It may well be true that the Americans have been working hard in secret to win his release, but that job is much more complicated now that his haphazard affiliation with the CIA has been revealed in the press. The Iranians insist they don’t have him. But we all know how that game goes: the Iranians and their Hezbollah acolytes took one hostage after another in Lebanon in the 1980s, almost always denying they had them. The two associated publicly with U.S. intelligence during their captivity, Beirut Station Chief William Buckley and U.S. Marine Cops Col. William Higgins, were tortured and killed.
If Levinson is still alive in Iranian hands and the Iranian government wants to release him for diplomatic reasons, that’s harder to do now that his connection with the Central Intelligence Agency is known. Nobody in power in Iran wants to look soft on the CIA.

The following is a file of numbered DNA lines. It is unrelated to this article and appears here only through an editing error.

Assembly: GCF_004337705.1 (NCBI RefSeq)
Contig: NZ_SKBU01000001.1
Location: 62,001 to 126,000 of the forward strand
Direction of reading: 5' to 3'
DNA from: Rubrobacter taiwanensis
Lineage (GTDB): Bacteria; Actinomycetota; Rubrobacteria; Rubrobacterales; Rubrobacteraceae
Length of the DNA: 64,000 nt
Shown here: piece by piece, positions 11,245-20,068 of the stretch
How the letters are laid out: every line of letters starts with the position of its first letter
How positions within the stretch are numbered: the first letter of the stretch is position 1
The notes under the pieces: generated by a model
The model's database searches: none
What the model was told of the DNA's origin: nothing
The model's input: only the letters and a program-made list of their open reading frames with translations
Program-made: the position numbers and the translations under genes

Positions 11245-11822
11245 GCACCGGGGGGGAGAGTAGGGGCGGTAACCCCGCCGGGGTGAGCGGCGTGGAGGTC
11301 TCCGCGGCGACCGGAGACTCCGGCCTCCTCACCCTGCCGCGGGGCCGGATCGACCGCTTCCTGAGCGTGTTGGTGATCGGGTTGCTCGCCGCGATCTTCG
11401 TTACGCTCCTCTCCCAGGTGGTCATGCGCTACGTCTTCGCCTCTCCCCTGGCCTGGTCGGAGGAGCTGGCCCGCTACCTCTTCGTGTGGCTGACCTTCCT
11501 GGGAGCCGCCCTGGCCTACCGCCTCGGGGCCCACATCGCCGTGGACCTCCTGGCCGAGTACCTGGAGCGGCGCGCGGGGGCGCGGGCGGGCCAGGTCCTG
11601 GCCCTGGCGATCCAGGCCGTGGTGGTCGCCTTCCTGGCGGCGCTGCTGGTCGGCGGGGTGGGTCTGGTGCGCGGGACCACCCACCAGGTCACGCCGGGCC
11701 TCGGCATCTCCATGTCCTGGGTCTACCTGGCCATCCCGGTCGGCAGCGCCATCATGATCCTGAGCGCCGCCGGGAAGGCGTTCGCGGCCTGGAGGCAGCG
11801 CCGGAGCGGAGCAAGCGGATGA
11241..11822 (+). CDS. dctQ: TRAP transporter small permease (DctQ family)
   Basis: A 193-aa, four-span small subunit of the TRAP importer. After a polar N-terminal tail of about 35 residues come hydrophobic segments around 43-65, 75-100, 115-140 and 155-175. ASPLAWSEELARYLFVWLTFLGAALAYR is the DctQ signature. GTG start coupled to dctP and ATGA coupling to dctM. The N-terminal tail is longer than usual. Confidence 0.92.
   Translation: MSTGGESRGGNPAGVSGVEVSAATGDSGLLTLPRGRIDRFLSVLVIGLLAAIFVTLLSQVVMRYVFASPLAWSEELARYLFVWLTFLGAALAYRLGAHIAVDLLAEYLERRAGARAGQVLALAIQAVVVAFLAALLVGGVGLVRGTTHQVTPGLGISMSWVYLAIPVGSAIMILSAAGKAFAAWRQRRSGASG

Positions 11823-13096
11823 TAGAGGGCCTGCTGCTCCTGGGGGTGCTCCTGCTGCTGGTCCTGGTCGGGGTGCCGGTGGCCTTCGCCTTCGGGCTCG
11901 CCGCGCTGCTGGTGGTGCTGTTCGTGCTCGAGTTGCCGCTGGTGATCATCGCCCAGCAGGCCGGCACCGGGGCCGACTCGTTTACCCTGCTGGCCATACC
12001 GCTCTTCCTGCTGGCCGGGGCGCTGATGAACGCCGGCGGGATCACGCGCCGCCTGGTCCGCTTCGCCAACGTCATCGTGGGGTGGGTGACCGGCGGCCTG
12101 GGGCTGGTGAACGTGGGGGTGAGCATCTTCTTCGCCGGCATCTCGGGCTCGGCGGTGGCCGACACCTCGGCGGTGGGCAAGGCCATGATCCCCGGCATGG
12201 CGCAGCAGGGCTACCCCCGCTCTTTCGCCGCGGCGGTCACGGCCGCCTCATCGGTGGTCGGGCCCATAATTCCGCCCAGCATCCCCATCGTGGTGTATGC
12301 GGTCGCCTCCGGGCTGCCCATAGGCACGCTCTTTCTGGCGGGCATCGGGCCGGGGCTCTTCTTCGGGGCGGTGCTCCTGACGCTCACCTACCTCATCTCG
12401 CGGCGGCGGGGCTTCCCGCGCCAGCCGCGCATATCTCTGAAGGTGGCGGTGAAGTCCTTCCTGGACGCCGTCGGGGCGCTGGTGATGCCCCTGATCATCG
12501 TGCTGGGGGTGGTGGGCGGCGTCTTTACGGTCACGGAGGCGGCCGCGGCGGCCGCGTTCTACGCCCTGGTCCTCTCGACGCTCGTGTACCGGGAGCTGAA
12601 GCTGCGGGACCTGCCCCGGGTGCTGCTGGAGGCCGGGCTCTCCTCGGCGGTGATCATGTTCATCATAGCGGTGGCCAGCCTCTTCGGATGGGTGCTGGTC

The more the Iranians stall and the Obama administration tries to avoid responsibility for Levinson, the more the issue of his captivity is likely to grow as a political issue in the United States and the greater the chance it will be linked to nuclear discussions that are, already, incredibly complex and confusing. In a nightmare world for negotiators, the question of Levinson’s fate could even become a deal breaker.
Then there is the Mujahadeen-e-Khalq, which has every interest in scuttling an agreement that will, in fact, help to assure the continued rule of the mullahs.